In addition to energy consumption, other considerations are carbon impact, water impact and air impact to round out what can be seen as the top four considerations for good sustainable design, says Eric Leafquist, senior product portfolio manager at SOLIDWORKS. “These factors encompass product operation, packaging, product weight, manufacturing location, shipping methods, production methods, etc.,” he says.
Using less material, often called lightweighting, is one factor that can improve both environmental impact and overall performance—but not always, cautions Leafquist. Increased use of recycled components, for example, could actually add weight to some products while also reducing overall environmental impact. At the same time, for products such as cars, reduced weight can dramatically lessen environmental impact. “A 10% weight reduction in a vehicle can typically lead to a 6% to 7% increase in fuel economy,” says Rowe.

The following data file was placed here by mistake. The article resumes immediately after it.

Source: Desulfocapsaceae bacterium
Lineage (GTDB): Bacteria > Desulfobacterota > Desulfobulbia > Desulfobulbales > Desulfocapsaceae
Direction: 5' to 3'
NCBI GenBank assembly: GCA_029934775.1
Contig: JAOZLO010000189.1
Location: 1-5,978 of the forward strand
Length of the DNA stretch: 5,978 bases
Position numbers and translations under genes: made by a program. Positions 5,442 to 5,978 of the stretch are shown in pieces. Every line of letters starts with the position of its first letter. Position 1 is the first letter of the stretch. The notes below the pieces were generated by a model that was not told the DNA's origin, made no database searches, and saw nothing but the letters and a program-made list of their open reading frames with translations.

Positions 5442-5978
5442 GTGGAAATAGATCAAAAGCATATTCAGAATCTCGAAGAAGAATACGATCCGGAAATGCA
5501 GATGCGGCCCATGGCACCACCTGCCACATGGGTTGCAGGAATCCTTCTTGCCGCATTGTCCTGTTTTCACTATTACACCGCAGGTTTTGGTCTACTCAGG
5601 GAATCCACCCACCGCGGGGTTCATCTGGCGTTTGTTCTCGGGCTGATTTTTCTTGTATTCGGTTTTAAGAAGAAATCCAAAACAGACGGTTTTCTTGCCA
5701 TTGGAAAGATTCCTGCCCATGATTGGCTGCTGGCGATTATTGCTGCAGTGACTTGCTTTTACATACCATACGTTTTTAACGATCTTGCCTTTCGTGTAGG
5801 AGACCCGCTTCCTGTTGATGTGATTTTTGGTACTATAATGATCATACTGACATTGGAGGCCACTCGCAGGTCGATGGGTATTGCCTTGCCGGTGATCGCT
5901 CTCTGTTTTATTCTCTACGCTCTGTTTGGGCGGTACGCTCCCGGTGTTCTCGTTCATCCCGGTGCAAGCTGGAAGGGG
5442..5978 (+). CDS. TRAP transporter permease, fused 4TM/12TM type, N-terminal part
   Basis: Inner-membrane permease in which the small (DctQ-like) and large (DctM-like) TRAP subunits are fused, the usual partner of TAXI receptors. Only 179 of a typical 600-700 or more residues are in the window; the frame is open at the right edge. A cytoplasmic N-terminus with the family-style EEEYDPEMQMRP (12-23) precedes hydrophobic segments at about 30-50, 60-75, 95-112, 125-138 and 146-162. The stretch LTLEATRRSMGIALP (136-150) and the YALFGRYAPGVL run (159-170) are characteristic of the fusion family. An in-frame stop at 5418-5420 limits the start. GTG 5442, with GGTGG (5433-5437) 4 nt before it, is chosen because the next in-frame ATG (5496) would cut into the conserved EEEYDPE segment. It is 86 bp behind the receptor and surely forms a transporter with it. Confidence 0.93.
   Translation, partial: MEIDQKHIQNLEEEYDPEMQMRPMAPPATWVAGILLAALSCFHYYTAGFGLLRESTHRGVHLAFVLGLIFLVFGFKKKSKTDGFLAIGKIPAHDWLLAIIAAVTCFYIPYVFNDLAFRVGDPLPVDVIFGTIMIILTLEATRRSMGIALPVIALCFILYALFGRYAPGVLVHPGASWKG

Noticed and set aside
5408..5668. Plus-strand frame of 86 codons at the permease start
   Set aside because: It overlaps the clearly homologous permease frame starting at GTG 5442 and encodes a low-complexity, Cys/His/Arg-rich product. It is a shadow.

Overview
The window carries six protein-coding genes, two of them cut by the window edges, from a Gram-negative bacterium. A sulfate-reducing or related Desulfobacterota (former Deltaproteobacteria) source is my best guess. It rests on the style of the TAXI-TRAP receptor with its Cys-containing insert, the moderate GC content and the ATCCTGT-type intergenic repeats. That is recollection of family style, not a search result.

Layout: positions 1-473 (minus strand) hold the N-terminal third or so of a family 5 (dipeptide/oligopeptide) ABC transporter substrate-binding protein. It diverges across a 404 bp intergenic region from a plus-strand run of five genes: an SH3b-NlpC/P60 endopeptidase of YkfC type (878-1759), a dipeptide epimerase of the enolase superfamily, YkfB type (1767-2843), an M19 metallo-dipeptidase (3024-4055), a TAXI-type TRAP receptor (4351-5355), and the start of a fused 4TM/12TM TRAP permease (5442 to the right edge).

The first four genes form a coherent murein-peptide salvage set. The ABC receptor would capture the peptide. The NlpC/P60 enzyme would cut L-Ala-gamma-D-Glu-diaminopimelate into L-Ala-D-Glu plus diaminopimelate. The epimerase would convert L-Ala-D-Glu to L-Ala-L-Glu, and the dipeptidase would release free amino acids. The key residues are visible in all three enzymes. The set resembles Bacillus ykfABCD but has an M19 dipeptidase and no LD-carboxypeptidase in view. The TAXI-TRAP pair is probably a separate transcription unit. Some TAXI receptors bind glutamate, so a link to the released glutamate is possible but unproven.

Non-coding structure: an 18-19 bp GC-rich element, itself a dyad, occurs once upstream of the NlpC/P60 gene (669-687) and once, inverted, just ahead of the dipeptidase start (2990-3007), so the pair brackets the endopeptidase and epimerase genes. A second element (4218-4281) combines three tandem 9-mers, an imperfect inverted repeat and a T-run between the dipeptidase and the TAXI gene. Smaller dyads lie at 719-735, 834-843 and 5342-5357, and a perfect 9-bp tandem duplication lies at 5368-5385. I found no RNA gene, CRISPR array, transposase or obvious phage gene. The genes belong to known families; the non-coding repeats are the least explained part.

Sustainable Design Tools
Autodesk and SOLIDWORKS are among the companies offering tools to assist in designing for sustainability. For example, Autodesk Inventor comes with the Eco Materials Advisor tool, which can rate the materials in design concepts according to such criteria as how much energy is used to produce them, whether they contain potentially harmful chemicals, their impact on water supplies, and how easy it is to recycle them. SOLIDWORKS Sustainability integrates with SOLIDWORKS 3D CAD software to provide a similar picture of the environmental impact of materials in a given design. Such lifecycle assessment tools can help designers make informed decisions about mitigating the environmental impact of their designs while showing them any potential performance tradeoffs.
One area of sustainability that’s getting a lot of attention is packaging, according to Prashant Jagtap, president and CEO of product lifecycle assessment software provider Trayak. “When you first get a product, that’s the first thing that you open and throw,” he says. That added focus has manufacturers focusing their attention on reducing the environmental impact of the waste stream that results. And, of course, much of that packaging may be plastic that can find its way into the oceans.